The court fight over President Obama's plan to shield 5 million immigrants from deportation involves complex legal issues. U.S. District Judge Andrew Hanen in Texas issued an order Monday temporarily blocking the program. Questions about the case:
Q: What would the administration's program do?
A: The program would "defer action" for a large class of immigrants currently in the country without legal authorization. They would not receive citizenship or legal status, but would not be at risk of deportation so long as the deferred action remained in effect.
Q: What legal authority does Obama claim?
A: The government has had some form of deferred action since at least the 1960s. Executive branch officials have argued — and courts have agreed — that the president and executive-branch agencies have significant discretion over which immigrants to deport. The legal justification is that the government has limited resources and that federal agencies can set priorities.
Q: What's the legal argument on the other side?
A: Discretion isn't unlimited. The government can't completely rewrite the law under the guise of setting priorities. The legal issue is whether Obama's program is so far-reaching that it goes beyond what can be justified as executive discretion. The plaintiffs in the case, 26 Republican-led states, have a strong case that the administration did go too far, the judge ruled.
Q: The Obama administration says the 26 states have no right to sue in this case. Why?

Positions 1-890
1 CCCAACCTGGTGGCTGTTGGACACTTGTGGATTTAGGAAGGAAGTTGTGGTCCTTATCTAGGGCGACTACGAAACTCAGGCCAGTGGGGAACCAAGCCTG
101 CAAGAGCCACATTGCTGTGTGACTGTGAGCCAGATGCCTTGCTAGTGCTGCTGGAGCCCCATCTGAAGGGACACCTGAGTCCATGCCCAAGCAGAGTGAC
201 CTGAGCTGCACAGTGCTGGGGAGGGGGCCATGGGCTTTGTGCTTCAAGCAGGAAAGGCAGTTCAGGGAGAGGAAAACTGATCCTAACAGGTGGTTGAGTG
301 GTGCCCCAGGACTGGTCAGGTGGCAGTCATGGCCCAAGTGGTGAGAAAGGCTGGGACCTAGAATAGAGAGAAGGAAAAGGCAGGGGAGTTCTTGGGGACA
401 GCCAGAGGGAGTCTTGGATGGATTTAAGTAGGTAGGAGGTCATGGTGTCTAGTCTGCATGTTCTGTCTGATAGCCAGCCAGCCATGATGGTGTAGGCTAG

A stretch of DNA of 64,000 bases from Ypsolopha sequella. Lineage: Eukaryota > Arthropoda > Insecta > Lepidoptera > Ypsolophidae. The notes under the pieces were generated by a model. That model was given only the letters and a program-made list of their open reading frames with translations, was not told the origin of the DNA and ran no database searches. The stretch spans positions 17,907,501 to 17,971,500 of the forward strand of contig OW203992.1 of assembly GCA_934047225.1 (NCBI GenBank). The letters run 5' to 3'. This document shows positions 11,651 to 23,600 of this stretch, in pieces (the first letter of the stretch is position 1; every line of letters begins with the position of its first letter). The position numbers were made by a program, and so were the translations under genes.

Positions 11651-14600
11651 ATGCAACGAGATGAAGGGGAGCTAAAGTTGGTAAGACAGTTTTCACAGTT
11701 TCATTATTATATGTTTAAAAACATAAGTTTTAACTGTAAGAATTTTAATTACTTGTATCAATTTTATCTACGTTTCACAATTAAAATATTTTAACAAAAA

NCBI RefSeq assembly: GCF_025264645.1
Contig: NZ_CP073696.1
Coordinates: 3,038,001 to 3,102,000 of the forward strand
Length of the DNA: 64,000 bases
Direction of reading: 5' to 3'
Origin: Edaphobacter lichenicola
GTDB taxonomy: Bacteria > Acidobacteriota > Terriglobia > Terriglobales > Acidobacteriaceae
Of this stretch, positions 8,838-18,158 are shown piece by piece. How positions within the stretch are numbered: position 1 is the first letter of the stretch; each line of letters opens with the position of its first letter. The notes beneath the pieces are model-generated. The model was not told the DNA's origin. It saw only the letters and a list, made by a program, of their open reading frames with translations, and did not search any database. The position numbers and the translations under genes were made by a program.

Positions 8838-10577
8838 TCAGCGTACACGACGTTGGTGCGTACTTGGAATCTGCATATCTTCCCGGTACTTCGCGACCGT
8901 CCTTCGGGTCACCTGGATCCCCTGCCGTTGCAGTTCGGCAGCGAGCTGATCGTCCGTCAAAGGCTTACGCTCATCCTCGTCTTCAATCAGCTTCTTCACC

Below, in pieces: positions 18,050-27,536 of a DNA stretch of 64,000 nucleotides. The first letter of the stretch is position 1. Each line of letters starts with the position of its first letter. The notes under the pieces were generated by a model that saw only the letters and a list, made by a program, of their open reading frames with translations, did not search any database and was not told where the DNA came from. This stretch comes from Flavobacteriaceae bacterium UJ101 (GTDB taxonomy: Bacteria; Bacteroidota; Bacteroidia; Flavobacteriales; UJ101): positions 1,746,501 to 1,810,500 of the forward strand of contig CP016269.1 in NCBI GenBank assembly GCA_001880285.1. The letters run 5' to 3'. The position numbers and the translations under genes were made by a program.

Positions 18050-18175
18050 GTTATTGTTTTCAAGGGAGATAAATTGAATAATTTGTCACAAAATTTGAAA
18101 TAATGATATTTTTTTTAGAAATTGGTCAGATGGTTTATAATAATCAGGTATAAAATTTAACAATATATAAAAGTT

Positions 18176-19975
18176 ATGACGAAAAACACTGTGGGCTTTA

A: Federal courts only allow cases to proceed when the person or group bringing the case meets the legal standards for what is known as standing. To have standing, people or groups need to show that the action they want to challenge will have a direct impact on them. The administration argues that although GOP officials disapprove of Obama's decision, the states will not suffer any actual injury.
Q: What did the judge say?
A: Hanen ruled that the states would suffer an actual injury because the deferred-action program would cost them money. For example, states would probably be required to issue driver's licenses to immigrants with deferred-action status.
Q: Did the judge make a final ruling on the case?
A: No. Monday's ruling said that the states could take their claim to a full trial, which might not take place for months. In the meantime, the judge issued an injunction blocking the administration from starting the new programs.
Q: What happens now?
A: The government has said it will appeal. The case would go to the Fifth U.S. Circuit Court of Appeals, which could decide to leave Hanen's preliminary injunction in place until the judges of that court can hold a hearing. The appeals court could also dissolve the injunction.
Q: The judge said the administration may have failed to follow proper procedures. What's that about?
A: The federal government has a law that lays out the steps that agencies must take when they issue new rules. Those typically include notice and an extended period for public comment, often between 18 months and two years. The states argue that the Department of Homeland Security should have been required to follow those procedures in setting up the program.
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